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FRANCIS MAHON HAYES (Ireland) spoke on behalf of the European Union and Cyprus, Czech Republic, Estonia, Lithuania, Hungary, Malta, Poland, Romania, Slovak Republic and Iceland. He said the Secretary-General's report made it clear that the overall number of terrorist incidents remained high and that it was essential to intensify international cooperation to combat terrorism. It was encouraging to read of the efforts being undertaken to prevent and suppress such. Wider participation would greatly strengthen the principal international conventions on the matter. He also expressed European Union's condolences to the Government and people of Norway on the kidnapping and murder of Hans Christian Ostro last year in Kashmir.
ELIZABETH WILMHURST (United Kingdom) introduced a proposal for adoption by the General Assembly during its current session. The proposal, a new declaration, was included as point 13 of the 25 action plan of the Paris Declaration. It sought to make clear that those who financed, planned and incited terrorist acts were acting contrary to the purposes and principles of the United Nations.
While the Declaration would not act as an amendment to the 1951 Convention relating to the Status of Refugees, it could be relevant in interpreting that Convention, she said. "The declaration will assist courts to determine that it is legitimate for authorities to refuse to apply the Convention to an asylum-seeker who is himself a terrorist or who is planning, funding or inciting terrorism." Its aim was to emphasize that access to the asylum process might not be available to those carrying out or actively supporting terrorism. It also aimed at encouraging further cooperation among States to ensure that those committing terrorist acts were brought to justice.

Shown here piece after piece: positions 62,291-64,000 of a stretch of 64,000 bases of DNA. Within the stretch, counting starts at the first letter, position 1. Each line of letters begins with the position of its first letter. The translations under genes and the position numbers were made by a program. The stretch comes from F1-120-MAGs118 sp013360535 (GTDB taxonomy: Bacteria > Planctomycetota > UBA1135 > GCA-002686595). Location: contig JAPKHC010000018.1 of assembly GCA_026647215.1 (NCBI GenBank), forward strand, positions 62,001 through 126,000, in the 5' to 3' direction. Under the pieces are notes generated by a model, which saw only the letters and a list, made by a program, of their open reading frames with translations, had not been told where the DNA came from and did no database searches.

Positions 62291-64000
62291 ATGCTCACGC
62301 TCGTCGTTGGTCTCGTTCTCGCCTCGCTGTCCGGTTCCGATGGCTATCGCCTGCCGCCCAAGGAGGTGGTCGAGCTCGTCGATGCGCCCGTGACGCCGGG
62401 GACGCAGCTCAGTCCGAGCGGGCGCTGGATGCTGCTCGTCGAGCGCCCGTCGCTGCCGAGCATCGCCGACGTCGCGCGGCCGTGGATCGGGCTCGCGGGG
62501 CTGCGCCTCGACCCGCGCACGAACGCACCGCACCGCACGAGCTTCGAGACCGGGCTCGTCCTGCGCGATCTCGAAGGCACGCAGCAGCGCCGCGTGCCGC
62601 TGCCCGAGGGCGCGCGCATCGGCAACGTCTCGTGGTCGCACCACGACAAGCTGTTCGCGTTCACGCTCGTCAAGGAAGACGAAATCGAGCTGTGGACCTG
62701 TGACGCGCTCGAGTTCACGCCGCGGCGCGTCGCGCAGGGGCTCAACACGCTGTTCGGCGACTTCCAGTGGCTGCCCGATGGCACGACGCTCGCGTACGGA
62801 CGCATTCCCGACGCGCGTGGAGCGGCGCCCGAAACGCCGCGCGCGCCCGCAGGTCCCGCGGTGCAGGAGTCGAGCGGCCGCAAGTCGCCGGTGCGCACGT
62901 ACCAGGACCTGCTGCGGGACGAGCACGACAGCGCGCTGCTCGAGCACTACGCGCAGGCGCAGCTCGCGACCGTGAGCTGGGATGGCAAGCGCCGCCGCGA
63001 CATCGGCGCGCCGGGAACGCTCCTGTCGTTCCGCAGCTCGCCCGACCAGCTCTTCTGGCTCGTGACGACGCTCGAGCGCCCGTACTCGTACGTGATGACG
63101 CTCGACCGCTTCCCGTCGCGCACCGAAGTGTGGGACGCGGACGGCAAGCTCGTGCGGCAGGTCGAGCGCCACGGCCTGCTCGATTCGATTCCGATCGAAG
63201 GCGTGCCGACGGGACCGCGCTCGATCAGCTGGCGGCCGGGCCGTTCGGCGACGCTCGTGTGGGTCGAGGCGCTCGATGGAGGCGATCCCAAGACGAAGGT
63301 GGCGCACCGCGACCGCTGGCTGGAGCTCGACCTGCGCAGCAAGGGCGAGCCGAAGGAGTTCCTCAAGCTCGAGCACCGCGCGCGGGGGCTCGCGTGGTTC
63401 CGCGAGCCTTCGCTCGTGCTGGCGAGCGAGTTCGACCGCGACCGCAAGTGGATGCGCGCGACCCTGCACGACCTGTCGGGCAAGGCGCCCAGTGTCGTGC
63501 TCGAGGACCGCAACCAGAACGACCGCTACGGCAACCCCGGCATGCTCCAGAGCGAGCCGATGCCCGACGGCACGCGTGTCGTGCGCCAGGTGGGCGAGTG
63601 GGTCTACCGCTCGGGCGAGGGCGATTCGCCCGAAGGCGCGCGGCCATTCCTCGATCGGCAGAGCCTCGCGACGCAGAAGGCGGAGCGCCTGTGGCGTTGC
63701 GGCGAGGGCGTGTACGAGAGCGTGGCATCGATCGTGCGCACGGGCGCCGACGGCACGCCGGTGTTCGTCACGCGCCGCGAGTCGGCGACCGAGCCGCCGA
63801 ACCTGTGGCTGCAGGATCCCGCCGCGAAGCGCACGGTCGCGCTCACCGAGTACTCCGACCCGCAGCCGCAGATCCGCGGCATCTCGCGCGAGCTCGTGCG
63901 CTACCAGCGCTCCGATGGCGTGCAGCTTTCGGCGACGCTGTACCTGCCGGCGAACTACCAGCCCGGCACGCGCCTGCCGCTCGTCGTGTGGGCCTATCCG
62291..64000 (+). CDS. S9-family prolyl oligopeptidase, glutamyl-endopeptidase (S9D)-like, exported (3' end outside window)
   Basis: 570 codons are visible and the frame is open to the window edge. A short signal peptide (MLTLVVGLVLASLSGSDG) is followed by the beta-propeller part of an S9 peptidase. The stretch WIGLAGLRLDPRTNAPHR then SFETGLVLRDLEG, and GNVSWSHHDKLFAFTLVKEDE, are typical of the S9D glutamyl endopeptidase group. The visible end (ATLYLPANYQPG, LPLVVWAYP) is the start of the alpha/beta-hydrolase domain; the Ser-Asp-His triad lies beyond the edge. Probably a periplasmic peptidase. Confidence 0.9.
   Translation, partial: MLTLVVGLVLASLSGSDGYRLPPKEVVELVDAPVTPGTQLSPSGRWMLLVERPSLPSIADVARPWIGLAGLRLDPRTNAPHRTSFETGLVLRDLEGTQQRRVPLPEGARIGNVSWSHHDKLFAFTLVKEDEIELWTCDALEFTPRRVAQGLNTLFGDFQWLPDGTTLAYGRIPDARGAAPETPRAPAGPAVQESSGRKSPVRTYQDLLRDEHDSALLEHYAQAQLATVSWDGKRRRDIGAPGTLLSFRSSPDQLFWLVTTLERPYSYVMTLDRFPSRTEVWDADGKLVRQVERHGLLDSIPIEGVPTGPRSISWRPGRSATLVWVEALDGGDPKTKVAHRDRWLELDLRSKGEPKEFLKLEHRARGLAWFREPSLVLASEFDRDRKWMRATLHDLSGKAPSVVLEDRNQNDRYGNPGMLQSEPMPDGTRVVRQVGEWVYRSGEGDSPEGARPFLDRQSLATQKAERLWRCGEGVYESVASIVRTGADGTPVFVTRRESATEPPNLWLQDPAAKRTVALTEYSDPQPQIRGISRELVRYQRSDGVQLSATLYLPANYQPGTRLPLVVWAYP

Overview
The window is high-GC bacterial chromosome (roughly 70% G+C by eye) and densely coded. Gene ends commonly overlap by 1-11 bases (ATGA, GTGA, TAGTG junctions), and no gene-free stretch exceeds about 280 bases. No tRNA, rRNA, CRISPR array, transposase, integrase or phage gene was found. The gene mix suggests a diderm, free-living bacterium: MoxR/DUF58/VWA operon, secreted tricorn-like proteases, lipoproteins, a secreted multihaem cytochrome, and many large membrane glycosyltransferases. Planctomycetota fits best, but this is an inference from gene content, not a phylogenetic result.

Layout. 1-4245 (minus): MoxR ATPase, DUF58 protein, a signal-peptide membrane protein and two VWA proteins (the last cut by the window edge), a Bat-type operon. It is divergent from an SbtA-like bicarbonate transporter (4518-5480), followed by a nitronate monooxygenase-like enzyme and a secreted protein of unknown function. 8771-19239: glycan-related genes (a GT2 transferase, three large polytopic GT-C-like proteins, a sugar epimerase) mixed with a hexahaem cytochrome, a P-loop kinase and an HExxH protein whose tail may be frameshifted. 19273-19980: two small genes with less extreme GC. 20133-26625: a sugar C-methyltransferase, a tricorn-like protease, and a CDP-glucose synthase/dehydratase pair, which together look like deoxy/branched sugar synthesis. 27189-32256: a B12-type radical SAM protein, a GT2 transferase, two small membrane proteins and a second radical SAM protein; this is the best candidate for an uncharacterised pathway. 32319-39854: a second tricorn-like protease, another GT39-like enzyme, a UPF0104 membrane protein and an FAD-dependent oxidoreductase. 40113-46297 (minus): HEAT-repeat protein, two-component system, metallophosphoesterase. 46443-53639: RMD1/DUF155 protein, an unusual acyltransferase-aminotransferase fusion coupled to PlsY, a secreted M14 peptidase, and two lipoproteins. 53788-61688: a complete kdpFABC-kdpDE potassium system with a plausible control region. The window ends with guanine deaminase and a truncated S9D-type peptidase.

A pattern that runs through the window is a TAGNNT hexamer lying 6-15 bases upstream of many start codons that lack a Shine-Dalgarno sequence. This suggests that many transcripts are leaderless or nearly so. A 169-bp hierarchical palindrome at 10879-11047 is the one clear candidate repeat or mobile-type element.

GUSTAVO PEDRAZA (Bolivia), also speaking on behalf of Argentina, Brazil, Chile, Colombia, Ecuador, Mexico, Paraguay, Panama, Peru, Uruguay, Venezuela, Costa Rica, and Trinidad and Tobago, said international terrorism affected all people without distinction. Only concerted action could eliminate it from the world scene. There could be no justification for the killing of innocent people. It was also essential to combat crimes that were closely allied with terrorism, such as those relating to illicit drugs and illegal arms. Those crimes were the enemy of peace and development.
The General Assembly's Declaration on Measures to Eliminate International Terrorism was a basis for cooperation among States in combating terrorism, he said. The United Nations had a key role to play in multilateral negotiations on measures to eliminate international terrorism.